Not necessarily, no.  The most important thing is always going to be respect for the original culture and the gods themselves, which doesn’t require hard reconstructionism so much as just educating yourself to make informed decisions.

I can only speak as an Irish polytheist and recon, not Kemetic, but as long as you move ahead respectfully and with educated understanding (Lugh is not a sun god and Brighid is not a Maiden/Mother/Crone archetype), you don’t need to have a degree in Irish studies.  Once you build a rapport with a deity/deities, your relationship may develop a different understanding anyway.  Irish deities are not as straightforward as other pantheons: they are much more human-like and do not have domains in the way other gods, like the Greek, do.

Echtrai is a Gaelic recon and made a list of other Celtic polytheists.  These Celtic recon/Celtic reconstructionism tags are full of awesomeness, but beware of Romantic sources like Yeats and Lady Gregory, both of whom have their own value but also changed older source material for their own purposes.

(On a side note, remember that while Irish polytheism is an open practice, much of the mythology and folklore we have today was saved from extinction in the early 20th century in an attempt to rebuild an Irish identity after centuries of oppression.  There’s an added dimension here of cultural preservation for a still-living people and, on a practical level, should be treated as such.)

Does anyone else know the Kemetic view of things?

- Mountain Hound

anonymous asked:

i keep trying to find the differences between celtic paganism, celtic polytheism, & celtic reconstructionists? as well as the differences between druidry & druidism? (it looks mostly just like a different spelling from what i can tell ?) also celtic druidry? i'm guessing it's like modern practice vs ancient practice/reconstruction but i'm not sure ?

Celtic Paganism (which I’m capitalizing to differentiate from the historical stuff) is probably the broadest of those terms encompassing the widest variety of practices; however, not everyone who worships Celtic deities or uses Celtic practices identifies as Pagan.  It generally refers to forms of Paganism with Celtic influences of varying degrees of accuracy and varying levels of involvement with Celtic deities.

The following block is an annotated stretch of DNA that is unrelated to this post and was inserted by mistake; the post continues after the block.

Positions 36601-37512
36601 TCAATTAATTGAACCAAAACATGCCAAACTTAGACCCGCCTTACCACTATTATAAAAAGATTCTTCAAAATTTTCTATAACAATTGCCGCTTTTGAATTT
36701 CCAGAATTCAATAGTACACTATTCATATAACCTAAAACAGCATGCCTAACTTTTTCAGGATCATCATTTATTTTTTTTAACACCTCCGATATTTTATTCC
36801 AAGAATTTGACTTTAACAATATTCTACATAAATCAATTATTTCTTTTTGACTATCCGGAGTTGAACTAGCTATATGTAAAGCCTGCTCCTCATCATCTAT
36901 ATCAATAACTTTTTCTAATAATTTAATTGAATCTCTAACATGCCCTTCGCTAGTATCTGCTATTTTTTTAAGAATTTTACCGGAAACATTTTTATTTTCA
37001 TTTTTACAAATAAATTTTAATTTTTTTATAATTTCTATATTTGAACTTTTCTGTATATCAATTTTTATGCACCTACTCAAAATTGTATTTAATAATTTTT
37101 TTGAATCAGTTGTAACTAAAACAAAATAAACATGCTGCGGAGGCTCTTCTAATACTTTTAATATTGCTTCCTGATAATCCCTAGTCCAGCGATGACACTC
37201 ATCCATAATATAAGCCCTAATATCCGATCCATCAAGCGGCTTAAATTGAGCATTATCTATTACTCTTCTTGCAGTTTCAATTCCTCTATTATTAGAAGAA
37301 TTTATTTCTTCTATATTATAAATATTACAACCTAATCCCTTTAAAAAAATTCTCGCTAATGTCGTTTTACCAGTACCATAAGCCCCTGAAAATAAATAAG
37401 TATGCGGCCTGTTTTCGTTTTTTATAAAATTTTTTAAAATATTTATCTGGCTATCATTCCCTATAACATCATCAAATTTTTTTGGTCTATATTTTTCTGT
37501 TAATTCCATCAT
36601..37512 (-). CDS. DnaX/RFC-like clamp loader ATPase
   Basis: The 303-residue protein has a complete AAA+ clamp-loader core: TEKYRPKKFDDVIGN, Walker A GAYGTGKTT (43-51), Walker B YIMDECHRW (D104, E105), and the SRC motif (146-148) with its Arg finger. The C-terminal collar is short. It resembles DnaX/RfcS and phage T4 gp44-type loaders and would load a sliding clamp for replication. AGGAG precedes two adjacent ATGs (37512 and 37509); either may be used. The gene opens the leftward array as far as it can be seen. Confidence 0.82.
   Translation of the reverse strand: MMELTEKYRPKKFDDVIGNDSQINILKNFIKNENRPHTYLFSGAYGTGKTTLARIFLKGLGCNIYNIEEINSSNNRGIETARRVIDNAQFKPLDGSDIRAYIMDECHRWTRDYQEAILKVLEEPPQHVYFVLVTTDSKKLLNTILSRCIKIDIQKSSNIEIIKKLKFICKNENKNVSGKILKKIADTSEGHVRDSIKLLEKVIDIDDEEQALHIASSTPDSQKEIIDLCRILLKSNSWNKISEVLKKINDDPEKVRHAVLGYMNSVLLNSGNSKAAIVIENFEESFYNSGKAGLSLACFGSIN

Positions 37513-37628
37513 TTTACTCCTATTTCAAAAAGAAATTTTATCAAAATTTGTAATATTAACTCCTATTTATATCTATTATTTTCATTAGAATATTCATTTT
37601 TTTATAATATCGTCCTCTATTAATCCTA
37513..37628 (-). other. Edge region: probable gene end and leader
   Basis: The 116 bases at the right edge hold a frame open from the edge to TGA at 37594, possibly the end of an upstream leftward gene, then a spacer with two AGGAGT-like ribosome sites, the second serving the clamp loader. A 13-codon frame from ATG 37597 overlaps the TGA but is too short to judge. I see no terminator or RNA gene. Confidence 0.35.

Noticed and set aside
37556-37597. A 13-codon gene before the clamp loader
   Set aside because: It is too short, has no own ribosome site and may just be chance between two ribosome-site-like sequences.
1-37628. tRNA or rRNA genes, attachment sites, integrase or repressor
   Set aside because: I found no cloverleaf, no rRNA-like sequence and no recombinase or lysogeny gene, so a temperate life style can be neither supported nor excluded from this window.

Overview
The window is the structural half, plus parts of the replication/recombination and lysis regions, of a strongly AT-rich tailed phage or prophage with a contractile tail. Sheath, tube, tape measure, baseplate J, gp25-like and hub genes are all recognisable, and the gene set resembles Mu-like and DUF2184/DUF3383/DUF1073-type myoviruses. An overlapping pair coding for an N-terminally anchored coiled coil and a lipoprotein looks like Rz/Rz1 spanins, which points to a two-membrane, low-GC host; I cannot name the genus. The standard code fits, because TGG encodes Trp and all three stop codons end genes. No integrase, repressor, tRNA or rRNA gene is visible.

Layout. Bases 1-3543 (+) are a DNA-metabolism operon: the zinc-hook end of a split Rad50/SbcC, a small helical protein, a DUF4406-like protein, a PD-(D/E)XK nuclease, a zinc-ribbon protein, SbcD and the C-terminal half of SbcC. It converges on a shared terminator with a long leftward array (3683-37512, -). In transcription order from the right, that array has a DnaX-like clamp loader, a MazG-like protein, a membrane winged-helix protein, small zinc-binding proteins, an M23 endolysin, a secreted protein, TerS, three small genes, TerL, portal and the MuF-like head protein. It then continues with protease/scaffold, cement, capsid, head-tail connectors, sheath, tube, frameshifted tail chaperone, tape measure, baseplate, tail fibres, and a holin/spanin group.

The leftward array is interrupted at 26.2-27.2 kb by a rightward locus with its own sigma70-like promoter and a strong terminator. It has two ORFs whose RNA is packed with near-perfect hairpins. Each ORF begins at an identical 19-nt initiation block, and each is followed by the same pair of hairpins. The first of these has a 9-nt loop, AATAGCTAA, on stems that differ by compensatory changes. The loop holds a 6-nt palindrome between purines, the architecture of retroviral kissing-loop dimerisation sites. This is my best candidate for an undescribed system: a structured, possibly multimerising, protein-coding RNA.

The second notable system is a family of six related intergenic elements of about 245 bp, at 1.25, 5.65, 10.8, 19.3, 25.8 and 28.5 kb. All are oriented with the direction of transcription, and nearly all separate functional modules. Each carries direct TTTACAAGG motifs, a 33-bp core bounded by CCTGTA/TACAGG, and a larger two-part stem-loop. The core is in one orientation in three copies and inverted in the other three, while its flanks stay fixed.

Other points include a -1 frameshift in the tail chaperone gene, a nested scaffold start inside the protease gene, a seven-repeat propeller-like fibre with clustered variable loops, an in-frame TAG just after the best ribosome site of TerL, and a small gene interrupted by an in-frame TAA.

Celtic polytheism is polytheist belief in Celtic deities.

Celtic reconstructionists are those who try to reconstruct as accurately as possible the pre-Christian religions of specific Celtic societies and then adapt those practices to be useful and relevant to contemporary lifestyles.  The CR FAQ is probably the best resource for this.  “Celtic” refers to a range of societies who shared a spoken language (sometimes only that, really), and which includes Ireland, Scotland, Isle of Man, Wales, Cornwall, and Brittany.  At different times in history the Celts ranged all the way through Eastern Europe. Celtic polytheists and CRs may or may not call themselves Pagan.  The history of Paganism (that is, Neopaganism) has problematic aspects and connotations from which some people wish to distance themselves.

Druidry is a modern interpretation of historical druidic practices.  If I remember correctly, the current incarnation comes from a lineage started by upperclass British Christian men in the 18th century who thought of “Druidry” as a philosophy rather than religion and a way to reconnect to history.  As far as I know there isn’t a difference between Druidry and Druidism and they seem to be used interchangeably, with the first term being more common.  Depending on which version of druidry you’re talking about, people of different faiths can also identify as druids, but “Celtic Druidry” itself is redundant.  There may be similar or equivalent roles in other cultures, but druids specifically are unique to Celtic cultures and will (or should) always have some Celtic foundation.

Feel free to check out the tags, Resource page, and FAQ for more info.

- mountain hound